The French immigrants brought a certain flair with them, which also had an effect on Berlin cuisine. The adaptations were often rather humble, however. Berliners turned fine meat pies into meatballs, beef tartare into minced pork, and fricassee with crayfish and morels into chicken fricassee. Foreign guests might turn up their noses at the menu, but the Berliners loved it. Friday was always fish day: green eel, pike with dumplings, tench, pikeperch or burbot in beer were served.
From the early days of the Tiergarten as a public garden comes the expression, still in use today, of having been out "until the dolls" ("bis in die Puppen"), i.e. of having come home late. It refers to the statues of ancient gods that architect Knobelsdorff had erected at the Großer Stern, which people called "the dolls". The trek from the city centre to the tents was so long and so arduous those days, daytrippers often lingered and only returned to town after dark or at dawn.
Tourists loved the party tents too
Not only Berliners, but also visitors were drawn to Zeltenallee, which ran from Kurfürstenplatz to Friedensallee (today: Simsonweg). In his "Remarks of a Traveller" from 1779, Johann Friedrich Karl Grimm wrote: "All kinds of Berliners from all walks of life sit at many tables in tent huts. The variety of dress alone is encouraging. Among the huts where I found myself, the nobler part of Berlin's population tend to gather, further on there is already a wasteland, and at the very end sits Krethi and Plethi."
From the 19th century onwards, the wind-prone linen tents gave way to walled inns with beer gardens, bandstands and ballrooms. There was the Kronprinzenzelt, later Bötzow-Zelt (In den Zelten 1), the Kaiser-Wilhelm-Zelt (In den Zelten 2), the Victoria-Zelt, later Schultheiß-Zelt (In den Zelten 3), the Gasthof Löwenbrauerei (In den Zelten 4) - and even tents "behind the tents", such as the Spree-Zelt at the boat landing at what was then Richard-Wagner-Straße 10 (today: Bettina-von-Arnim-Ufer).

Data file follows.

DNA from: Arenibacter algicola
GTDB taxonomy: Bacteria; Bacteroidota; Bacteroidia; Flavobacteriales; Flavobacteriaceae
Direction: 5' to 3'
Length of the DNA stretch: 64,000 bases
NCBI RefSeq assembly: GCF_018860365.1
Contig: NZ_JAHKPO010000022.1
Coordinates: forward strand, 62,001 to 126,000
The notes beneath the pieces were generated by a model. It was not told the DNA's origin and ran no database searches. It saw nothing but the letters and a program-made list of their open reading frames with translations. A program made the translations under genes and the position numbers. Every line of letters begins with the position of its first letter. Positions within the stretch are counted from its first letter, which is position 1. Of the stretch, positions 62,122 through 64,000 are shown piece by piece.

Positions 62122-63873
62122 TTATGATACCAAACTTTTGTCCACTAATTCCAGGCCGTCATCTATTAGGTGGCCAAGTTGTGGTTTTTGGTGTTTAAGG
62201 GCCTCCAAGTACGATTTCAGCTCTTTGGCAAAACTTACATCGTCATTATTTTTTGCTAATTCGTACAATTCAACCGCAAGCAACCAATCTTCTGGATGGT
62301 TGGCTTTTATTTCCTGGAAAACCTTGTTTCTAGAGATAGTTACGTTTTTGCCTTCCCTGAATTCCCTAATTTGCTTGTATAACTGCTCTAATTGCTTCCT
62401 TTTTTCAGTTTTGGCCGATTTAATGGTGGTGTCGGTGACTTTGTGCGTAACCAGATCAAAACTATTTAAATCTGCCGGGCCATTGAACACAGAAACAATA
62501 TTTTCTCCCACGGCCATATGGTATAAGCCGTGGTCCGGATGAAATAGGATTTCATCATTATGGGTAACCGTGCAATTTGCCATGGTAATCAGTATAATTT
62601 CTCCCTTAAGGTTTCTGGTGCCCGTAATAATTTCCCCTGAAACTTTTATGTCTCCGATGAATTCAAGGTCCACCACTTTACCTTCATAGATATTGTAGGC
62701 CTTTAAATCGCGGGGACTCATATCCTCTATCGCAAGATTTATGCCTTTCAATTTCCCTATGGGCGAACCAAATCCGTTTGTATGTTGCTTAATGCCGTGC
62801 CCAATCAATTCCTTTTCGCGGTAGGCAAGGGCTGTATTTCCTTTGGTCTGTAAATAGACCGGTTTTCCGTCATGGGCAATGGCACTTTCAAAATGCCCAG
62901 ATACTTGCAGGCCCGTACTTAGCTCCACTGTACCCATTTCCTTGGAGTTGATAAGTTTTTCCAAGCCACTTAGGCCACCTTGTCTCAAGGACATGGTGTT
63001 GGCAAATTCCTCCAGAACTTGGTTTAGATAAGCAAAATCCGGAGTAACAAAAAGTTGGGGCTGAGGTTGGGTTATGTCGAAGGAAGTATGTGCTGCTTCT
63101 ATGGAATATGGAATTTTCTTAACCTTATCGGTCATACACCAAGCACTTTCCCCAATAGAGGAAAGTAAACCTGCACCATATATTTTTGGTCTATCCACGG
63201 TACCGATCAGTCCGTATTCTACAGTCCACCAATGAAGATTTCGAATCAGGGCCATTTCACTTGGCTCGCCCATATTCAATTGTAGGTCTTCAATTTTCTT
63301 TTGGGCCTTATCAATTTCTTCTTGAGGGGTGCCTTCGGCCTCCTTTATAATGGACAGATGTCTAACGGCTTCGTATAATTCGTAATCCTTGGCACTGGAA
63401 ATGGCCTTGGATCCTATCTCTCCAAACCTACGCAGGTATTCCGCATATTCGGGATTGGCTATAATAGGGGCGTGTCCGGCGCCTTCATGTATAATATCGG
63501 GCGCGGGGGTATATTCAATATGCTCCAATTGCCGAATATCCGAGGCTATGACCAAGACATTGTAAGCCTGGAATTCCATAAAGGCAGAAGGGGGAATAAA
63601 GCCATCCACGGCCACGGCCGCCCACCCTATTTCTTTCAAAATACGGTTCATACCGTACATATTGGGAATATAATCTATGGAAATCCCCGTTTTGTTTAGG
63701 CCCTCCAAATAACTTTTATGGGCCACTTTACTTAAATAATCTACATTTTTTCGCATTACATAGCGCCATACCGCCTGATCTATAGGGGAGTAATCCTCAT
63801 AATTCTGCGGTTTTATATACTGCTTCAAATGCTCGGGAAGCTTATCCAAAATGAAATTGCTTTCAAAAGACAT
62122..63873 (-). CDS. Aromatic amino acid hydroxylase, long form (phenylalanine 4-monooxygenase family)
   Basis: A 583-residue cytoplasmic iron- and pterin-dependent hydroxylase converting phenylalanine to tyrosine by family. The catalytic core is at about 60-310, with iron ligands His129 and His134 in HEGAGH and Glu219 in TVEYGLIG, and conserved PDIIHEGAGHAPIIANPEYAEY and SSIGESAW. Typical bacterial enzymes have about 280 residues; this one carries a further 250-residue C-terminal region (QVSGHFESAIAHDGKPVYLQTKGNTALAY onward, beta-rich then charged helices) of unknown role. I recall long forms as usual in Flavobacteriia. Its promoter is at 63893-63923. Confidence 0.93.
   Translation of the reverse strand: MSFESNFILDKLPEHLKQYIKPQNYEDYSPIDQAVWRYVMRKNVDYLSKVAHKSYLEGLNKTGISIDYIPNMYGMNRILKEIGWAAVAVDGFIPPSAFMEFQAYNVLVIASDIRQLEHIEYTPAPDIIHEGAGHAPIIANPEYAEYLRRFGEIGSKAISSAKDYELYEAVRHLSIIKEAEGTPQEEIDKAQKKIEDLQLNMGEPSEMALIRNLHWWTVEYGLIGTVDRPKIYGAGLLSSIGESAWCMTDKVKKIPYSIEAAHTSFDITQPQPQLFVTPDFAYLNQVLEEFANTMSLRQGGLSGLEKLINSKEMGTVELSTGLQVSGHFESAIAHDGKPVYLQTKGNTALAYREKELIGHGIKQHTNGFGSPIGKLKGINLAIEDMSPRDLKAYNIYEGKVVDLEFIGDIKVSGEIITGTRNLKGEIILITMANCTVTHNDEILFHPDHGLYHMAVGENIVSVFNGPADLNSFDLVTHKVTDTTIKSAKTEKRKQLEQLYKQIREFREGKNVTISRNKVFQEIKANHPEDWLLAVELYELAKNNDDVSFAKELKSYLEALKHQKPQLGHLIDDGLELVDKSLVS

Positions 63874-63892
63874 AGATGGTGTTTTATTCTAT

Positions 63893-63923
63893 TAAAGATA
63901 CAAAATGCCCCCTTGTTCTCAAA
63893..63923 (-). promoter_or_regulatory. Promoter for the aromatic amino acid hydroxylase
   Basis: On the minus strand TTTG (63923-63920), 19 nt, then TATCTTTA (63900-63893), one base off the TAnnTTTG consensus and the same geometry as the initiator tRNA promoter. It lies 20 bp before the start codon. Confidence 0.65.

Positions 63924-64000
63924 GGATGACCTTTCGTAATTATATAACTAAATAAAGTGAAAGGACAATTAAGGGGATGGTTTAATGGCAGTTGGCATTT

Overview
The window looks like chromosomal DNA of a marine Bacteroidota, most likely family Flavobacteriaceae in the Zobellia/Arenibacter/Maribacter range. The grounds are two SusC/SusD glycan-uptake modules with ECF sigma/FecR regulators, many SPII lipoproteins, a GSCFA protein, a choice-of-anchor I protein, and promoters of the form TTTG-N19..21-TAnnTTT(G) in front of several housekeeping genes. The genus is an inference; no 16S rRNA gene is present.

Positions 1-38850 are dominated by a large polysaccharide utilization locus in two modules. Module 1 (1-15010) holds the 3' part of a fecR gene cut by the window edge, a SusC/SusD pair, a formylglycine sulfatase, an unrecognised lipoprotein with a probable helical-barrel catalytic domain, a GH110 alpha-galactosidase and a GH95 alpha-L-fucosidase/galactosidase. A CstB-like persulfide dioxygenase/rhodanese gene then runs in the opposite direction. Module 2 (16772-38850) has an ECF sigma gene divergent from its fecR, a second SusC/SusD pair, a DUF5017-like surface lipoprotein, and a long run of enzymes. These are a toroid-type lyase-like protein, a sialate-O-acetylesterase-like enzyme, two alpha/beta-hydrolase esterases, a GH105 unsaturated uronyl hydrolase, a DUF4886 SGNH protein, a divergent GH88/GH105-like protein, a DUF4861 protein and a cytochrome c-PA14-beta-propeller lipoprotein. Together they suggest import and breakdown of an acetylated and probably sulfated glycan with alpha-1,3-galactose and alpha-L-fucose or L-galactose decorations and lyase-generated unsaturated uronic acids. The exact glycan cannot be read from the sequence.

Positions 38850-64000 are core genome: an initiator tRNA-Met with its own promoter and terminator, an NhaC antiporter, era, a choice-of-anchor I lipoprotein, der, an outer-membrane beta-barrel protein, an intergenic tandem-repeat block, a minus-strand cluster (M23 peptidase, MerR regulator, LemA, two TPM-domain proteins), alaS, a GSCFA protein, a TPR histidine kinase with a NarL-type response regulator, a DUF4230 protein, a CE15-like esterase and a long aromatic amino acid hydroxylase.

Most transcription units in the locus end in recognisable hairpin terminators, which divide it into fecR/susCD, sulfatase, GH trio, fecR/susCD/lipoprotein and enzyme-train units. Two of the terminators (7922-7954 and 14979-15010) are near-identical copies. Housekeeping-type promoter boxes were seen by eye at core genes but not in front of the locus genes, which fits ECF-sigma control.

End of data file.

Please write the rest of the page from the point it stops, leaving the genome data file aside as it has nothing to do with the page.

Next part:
Behind the tents, where today a path runs along the Spree, gondolas ferried people to Moabit, for 10 pfennigs round trip. The gondoliers would scream "Who wants to come to Moabit?" until the "water omnibuses" were so full that they swayed precariously. An organ grinder on board entertained revelers on the way to Moabit, where more "jugs" were waiting - more bars, in other words.
The origins of Berlin's party culture
With the opening of the Kroll Opera House near the Brandenburg Gate in 1844, the tents became the locus of excursions and nightlife in Berlin.
In the 1870s, a residential quarter was built on the northern edge of the Tiergarten. Well-to-do citizens lived in the stately homes: the merchant and patron of the arts Otto Wesendonck and his wife Mathilde, writer and muse of the composer Richard Wagner; the writer Bettina von Arnim, the sexologist Magnus Hirschfeld, and the theatre and film director Max Reinhardt - they all lived here.
On fine days, thousands headed to the Tiergarten. People "of the first rank", even members of the royal family, as the journalist and writer Julius Rodenberg reported in 1882, mingled with the Volk, . They rolled up in small, ornate carriages driven by princes and princesses themselves. Rodenberg wrote: "Here one found the beauties of the city, the wealth, the spirit, the wit and the folly of it. Here was a reflection of the court."
The fun ended with the Nazis. And after the war, the whole neighbourhood lay in ruins. Their foundations were removed for the construction of the Congress Hall (now the HKW), which opened in 1956. When you sit in the HKW beer garden today, with a view of the passing boats, their wakes splashing against the riverbank and the sounds of the Tiergarten behind you, the beauty of the place becomes clear. And you know why it all began here.